asserted a counter-claim for breach against Mr. Bell, and a
cross-claim against ISS alleging it was a third party
beneficiary to the contract between ISS and Mr. Bell.
March 20, 2007, the parties filed a joint motion for
continuance. The motion represented to the trial court that
the parties had been discussing an appropriate scheduling
order and had agreed to a September 11, 2007 trial setting.
They requested the court set the case for trial pursuant to
their agreement. The trial court granted the request on July
12, 2007, by signing a scheduling order setting the case for
trial on September 11, 2007.
August 21, 2007, ISS's attorneys filed a motion to
withdraw from the case. The trial court denied the motion by
written order on August 24, 2007. On September 4, 2007,
ISS's attorneys filed an amended motion to withdraw. The
amended motion represented that "good cause"
existed to terminate the attorney-client relationship, and
that termination was "in the best interest of all
parties." The motion stated further that ISS had been
notified of the motion and its right to object to withdrawal
by regular and certified mail. Finally, the motion also
states ISS's president was consulted and was not opposed
to the withdrawal. The trial court granted the amended motion
to withdraw on September 6. There is no record of any
objection to the motion or a continuance for time to obtain
case proceeded to trial on September 11, 2007. Neither ISS,
nor Mr. Bell appeared in person or through counsel despite
having received notice of the setting. Avago introduced
evidence of both opposing parties' breach through
affidavit testimony and exhibits. The trial court entered a
default judgment in Avago's favor immediately following
trial. The judgment imposes joint and several liability for
Avago's pre-payment, travel expenses, pre-judgment
interest, and attorneys fees, as well as awarding exemplary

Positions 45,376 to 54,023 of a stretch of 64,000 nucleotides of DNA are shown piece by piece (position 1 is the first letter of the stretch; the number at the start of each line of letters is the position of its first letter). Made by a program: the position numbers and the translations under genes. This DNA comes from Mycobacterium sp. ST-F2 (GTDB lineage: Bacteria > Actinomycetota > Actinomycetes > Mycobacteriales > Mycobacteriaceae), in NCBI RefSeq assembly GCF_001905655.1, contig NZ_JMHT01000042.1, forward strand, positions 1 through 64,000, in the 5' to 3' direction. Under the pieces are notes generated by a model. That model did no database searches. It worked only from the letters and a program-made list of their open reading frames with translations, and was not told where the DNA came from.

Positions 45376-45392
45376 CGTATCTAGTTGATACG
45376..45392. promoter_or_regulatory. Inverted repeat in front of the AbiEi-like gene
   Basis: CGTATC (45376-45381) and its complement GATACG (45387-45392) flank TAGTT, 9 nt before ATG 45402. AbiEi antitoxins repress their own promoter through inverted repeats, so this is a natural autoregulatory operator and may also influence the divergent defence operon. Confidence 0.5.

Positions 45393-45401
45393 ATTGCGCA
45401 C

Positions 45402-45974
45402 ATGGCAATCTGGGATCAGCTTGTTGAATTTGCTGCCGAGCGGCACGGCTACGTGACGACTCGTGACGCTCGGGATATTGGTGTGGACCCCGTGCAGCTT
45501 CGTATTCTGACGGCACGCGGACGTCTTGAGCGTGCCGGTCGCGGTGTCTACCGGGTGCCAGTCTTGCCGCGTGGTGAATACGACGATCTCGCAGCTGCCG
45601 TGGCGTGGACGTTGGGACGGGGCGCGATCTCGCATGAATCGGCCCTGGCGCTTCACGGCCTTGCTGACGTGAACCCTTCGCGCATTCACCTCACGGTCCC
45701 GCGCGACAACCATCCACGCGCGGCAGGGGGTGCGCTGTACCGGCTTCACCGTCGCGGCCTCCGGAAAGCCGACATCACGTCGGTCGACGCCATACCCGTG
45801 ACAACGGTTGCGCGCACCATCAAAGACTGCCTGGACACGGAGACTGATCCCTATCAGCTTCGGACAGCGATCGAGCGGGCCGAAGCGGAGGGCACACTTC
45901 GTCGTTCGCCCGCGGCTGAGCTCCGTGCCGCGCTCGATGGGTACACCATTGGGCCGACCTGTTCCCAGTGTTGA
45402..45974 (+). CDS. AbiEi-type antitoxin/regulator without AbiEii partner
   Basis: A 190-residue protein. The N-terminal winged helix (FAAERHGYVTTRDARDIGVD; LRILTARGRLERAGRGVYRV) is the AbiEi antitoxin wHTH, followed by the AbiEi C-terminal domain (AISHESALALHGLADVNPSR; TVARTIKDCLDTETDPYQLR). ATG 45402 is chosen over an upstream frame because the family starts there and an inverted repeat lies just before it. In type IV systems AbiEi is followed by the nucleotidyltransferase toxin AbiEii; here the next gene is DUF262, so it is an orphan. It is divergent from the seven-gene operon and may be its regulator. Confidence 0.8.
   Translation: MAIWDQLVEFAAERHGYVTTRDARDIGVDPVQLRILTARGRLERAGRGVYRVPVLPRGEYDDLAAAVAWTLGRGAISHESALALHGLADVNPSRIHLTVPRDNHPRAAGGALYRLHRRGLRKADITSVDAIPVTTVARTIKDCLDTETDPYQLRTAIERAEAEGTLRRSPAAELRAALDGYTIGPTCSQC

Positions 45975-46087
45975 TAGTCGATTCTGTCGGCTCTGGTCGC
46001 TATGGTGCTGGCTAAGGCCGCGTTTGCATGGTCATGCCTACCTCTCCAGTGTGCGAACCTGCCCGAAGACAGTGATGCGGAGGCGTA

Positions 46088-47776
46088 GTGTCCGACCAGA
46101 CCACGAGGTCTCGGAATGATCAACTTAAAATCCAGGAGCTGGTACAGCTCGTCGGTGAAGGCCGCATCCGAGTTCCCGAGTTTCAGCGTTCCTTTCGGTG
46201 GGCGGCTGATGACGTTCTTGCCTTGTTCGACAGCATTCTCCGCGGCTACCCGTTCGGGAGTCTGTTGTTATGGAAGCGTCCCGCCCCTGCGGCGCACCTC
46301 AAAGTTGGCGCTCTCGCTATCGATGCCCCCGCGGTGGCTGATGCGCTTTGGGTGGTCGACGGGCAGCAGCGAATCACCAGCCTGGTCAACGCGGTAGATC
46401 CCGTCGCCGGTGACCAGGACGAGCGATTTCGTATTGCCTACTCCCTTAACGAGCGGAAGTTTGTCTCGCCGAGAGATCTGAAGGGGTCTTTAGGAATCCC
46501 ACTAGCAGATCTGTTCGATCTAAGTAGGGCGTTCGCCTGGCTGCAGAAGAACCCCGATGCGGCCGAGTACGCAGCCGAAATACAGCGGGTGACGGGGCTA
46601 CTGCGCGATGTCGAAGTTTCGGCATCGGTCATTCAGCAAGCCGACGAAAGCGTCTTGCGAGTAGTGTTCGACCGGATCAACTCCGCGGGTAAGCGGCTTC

damages. ISS filed its notice of restricted appeal
on March 10, 2008.
prevail on a restricted appeal, an appellant must establish:
(1) the notice of appeal was filed within six months after
the judgment or order appealed from was signed; (2) the
appellant was a party to the underlying suit; (3) the
appellant did not participate in the actual trial of the
case; and (4) the error complained of must be apparent on the
face of the record. See Tex.R.App.P. 26.1(c);
Norman Communications v. Tex. Eastman Co., 955
S.W.2d 269, 270 (Tex. 1997). In this case, the parties do not
dispute that the first three criteria have been met. The
disputed issue is whether there is trial court error on the
face of the record.
review the granting of a motion to withdraw for an abuse of
discretion. Gillie v. Boulas, 65 S.W.3d 219, 221
(Tex.App.--Dallas 2001, pet. denied). A court abuses its
discretion by granting a motion to withdraw that fails to
satisfy the requirements of Rule 10 of the Texas Code of
Civil procedure. Id.
attorney may withdraw from representation of a client upon
written motion for good cause. Tex.R.Civ.P. 10; see
Rogers. v. Clinton, 794 S.W.2d 9, 10 n.1 (Tex. 1990). If
no counsel is substituting for the withdrawing attorney,
counsel's motion must state, "that a copy of the
motion has been delivered to the party; that the party has
been notified in writing of his right to object to the
motion; whether the party consents ...